11. Reduced Cholesterol
For four weeks, take 4–32 grams each day. Activated charcoal should not be used within 90 minutes to two hours after taking any prescription medicine or supplement, as it may interfere with adequate absorption.
Note: If you use activated charcoal topically or in powder form, be aware that it may (and will) stain grout and textiles. Before using, be sure to protect the countertops, floors, and clothes. In addition, it’s conceivable that activated charcoal may discolor your crowns, caps, or porcelain veneers.
The correct dose of activated charcoal is determined by the disease being treated or improved. Activated charcoal is first administered at dosages of 50–100 grams for poisoning or drug overdose, according to information provided by the University of Michigan. Following that, 12.5 grams per hour charcoal dosages are usually given every 2–4 hours. Children’s doses are generally between 10 and 25 grams. Because each situation is unique, it’s critical to contact a local poison control center or emergency services in the event of an overdose or poisoning.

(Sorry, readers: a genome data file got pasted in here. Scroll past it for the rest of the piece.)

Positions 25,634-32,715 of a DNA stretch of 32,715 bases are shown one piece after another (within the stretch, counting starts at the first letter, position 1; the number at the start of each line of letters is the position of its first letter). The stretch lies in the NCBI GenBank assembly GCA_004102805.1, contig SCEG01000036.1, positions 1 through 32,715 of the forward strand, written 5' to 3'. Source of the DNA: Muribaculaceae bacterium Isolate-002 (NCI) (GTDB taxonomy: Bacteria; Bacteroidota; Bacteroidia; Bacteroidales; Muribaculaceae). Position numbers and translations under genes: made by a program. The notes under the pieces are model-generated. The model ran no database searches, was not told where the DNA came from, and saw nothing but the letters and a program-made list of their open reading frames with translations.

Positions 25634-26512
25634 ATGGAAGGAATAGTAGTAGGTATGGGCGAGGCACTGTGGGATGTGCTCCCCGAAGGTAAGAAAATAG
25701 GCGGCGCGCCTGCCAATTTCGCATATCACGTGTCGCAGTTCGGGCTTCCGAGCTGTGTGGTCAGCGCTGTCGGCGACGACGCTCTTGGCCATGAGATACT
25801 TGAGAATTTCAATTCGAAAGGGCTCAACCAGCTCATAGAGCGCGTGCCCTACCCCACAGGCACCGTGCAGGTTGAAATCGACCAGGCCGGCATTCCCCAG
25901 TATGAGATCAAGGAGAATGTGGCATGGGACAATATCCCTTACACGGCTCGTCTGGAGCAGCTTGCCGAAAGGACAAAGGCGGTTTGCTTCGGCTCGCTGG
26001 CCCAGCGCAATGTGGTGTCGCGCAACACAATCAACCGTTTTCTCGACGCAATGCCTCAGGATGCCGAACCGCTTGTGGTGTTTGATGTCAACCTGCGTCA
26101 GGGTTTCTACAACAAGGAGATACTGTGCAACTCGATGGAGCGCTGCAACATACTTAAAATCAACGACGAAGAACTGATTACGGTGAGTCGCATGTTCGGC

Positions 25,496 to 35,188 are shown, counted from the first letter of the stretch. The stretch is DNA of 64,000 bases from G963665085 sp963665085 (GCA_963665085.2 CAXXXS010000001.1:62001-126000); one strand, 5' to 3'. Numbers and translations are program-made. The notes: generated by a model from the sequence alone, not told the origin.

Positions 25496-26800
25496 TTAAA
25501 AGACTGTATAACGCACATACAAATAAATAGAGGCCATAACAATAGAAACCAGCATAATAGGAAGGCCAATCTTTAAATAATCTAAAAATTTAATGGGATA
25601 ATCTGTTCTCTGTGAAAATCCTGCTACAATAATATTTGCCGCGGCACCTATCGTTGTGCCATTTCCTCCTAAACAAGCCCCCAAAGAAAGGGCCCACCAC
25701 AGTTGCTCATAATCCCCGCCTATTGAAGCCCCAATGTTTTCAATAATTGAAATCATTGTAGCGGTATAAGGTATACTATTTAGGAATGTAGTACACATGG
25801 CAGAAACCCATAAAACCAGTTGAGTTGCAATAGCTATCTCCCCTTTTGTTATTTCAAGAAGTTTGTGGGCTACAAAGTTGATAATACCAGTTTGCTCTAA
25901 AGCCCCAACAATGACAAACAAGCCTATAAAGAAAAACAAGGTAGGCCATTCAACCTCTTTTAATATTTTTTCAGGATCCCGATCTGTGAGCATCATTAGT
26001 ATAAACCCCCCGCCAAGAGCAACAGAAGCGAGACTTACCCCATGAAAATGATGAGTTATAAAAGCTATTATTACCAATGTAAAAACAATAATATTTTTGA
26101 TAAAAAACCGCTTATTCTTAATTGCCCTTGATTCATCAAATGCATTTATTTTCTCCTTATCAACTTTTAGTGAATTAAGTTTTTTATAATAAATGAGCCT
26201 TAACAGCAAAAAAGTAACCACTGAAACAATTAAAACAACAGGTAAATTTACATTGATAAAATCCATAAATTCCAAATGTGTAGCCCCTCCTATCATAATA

Doses of 500 to 1,000 mg per day are used to prevent or reduce intestinal flatulence. The most typical amount for lowering cholesterol is 4–32 grams of activated charcoal per day.
Potential Negative Consequences
Constipation and black stools are possible side effects of activated charcoal, intestinal slowdown or obstruction, regurgitation into the lungs, and dehydration in rare instances. So what is the result of activated charcoal on your stomach? It should assist in cleansing your digestive system when taken in the right quantities, but too much may cause digestive issues, including constipation.
You should think about how activated charcoal will respond in your body before using it, particularly if you have specific medical problems, including intestinal bleeding or blockages, holes in the intestines, chronic dehydration, poor digesting, or recent abdominal surgery.
Interactions Between Drugs
Activated charcoal may prevent minerals, vitamins, and other supplements from being absorbed. It may also interact with prescription medicines by reducing the amount of medicine absorbed by your body, lowering the drug’s efficacy.
Ninety minutes to two hours before meals, supplements, or prescription medication, use activated charcoal. There’s a chance you’ll have a bad reaction to one of these drugs:
- Naltrexone is a drug that is used to treat addiction (used for alcohol and opioid dependence)
- Liposomes of Morphine Sulfate
- Mofetil mycophenolate
- Acid Mycophenolic
- Tricyclic antidepressants (TCAs)
Products and Purchase Locations
Activated charcoal may be found at most health food shops and on the internet. It’s critical to know the source of activated charcoal before using it for any purposes listed above. Not all activated charcoal tablets or pills are created equal.